What's on Great Sacred Music, Sunday, April 7, 2013
Event Date: April 6, 2013
Posted: April 7, 2013
Location: North Carolina, USA
Choir type: Choirs with Religious Affiliation
I have added short notes for each grouping. Let me know if this helps or hinders your enjoyment of the program.
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Great Sacred Music
The Classical Station
Don Carlo Gesualdo: Ave Regina coelorum
Oxford Camerata, Jeremy Summerly
Cesar Franck: Panis angelicus
Choir of St. John's, Elora, Noel Edison
Matthew Larkin, organ
Johann Speth: Toccata VI
Heinrich Hamm, organ
The c1741 Gabler organ in The Basilica of Weingarten
Our first set begins with the suave writing of one of the great Renaissance composers, Don Carlo Gesualdo. "Ave Regina coelorum translates as "Hail, Queen of Heaven". Canadian Noel Edison is conductor of the Elora Festival Singers and Toronto's historic Mendelssohn Choir founded in 1894. Johann Speth was organist of Augsberg Cathedral from 1692-94.
Samuel Sebastian Wesley: Thou wilt keep him in perfect peace
Guildford Cathedral Choir, Andrew Millington
Peter Wright, organ
Byzantine chant: Svjete tihij
The Hilliard Ensemble
Jan Garbarek, saxophone
J.S. Bach: Fugue in G minor, BWV 578 (The "Little Fugue")
Michael Murray, organ
Gabriel Kney Organ, College of St. Thomas; St. Paul, Minnesota
Samuel Sebastian Wesley was the grandson of Charles Wesley leader of the Methodist movement in England. Ancient chant combined with a modern saxophone sounds a tad unlikely, right? Actually it is hauntingly beautiful as you will hear. American organist Michael Murray plays a lilting Bach Fugue on an organ built by a Canadian firm.
Irish traditional, arr. John Rutter: Be thou my vision
Cambridge Singers, John Rutter
Thelma Owen, harp
Felix Mendelssohn: Jesu, meine Freude
Chamber Choir of Europe; Wurttemberg Philharmonic, Nicol Matt
Ralph Vaughan Williams: Prelude on the Welsh Hymn-tune Rhosymedre
Gareth Green, organ
Lewis/Wood organ in Chesterfield Parish Church, England
Rutter plus a beloved Irish melody together with harp? Hard to beat! Mendelssohn shows his allegiance to the older masters in his setting of "Jesu, Joy and Treasure". The Welsh "rhosymedre" means "lovely" and is pronounced roh-SHEM-ed-ruh.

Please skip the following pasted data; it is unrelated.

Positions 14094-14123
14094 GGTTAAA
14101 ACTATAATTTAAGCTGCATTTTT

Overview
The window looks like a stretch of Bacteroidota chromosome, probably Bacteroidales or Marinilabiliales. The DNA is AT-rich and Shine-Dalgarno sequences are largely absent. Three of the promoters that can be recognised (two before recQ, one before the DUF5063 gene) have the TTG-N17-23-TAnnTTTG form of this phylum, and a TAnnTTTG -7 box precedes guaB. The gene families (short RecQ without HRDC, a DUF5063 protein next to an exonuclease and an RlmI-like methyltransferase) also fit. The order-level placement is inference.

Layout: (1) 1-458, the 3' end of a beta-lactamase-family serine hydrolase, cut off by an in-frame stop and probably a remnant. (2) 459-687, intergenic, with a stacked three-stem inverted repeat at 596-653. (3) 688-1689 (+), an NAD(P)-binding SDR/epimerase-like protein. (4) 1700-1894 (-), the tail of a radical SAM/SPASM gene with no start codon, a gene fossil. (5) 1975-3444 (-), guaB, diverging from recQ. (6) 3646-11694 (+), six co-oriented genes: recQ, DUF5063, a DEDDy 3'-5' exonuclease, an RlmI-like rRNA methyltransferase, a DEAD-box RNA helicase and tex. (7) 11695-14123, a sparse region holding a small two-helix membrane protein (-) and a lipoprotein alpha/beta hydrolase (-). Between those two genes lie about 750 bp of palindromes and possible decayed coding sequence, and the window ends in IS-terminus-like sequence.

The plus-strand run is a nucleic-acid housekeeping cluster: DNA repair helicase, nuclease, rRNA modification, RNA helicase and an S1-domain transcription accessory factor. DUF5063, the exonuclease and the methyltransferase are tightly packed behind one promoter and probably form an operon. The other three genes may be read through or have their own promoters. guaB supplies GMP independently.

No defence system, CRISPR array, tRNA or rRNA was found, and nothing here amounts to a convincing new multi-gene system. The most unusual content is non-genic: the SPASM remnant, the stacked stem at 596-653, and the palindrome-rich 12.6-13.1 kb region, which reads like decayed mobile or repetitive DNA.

Sir Charles Villiers Stanford: Magnificat in C
Choir of St. Paul's Cathedral, London, John Scott
Traditional, arr. John Scott: Come ye faithful, raise the strain Saint Thomas Choir of Men and Boys with the St. Thomas Brass
Johann Pachelbel: Fantasia in G minor
Marilyn Mason, organ
The Fisk "Marilyn Mason" organ at the University of Michigan
John Scott has had a most distinguished career as choir director both at St. Paul's, London and St. Thomas Church, New York. The Fisk organ Opus 87 was built for and named in honor of Dr. Marilyn Mason who has been teaching for over 65 years.
Johann Sebastian Bach: Missa en B moll (1733 version)
Pygmalion, Raphael Pichon
French musician Raphael Pichon founded Pygmalion in 2005. The group has garnered critical acclaim for its recordings and performances of Bach's Missae Breves and B minor Mass.
Louis Vierne: Dedicase ~ Pieces de fantasies, Op. 54
Peter Richard Conte, organ
Peter Conte has been Organist of the Grand Court at Wanamkaer's, now Macy's, Center City, Philadelphia since 1989.
Luigi Cherubini: Coronation Mass
Philharmonia Orchestra and Chorus, Riccardo Muti
Maria Luigi Carlo Zenobio Salvatore Cherubini was born in Florence and died in Paris. His music enjoyed the admiration of Beethoven, Brahms and Schumann.
Jean Langlais: Te Deum ~ Three Gregorian Paraphrases
Andrew Lucas, organ
Mander organ in St. Paul's Cathedral, London
Jean Langlais was the Organiste Titulaire at the Basilique de St. Clotilde in Paris from 1945-88.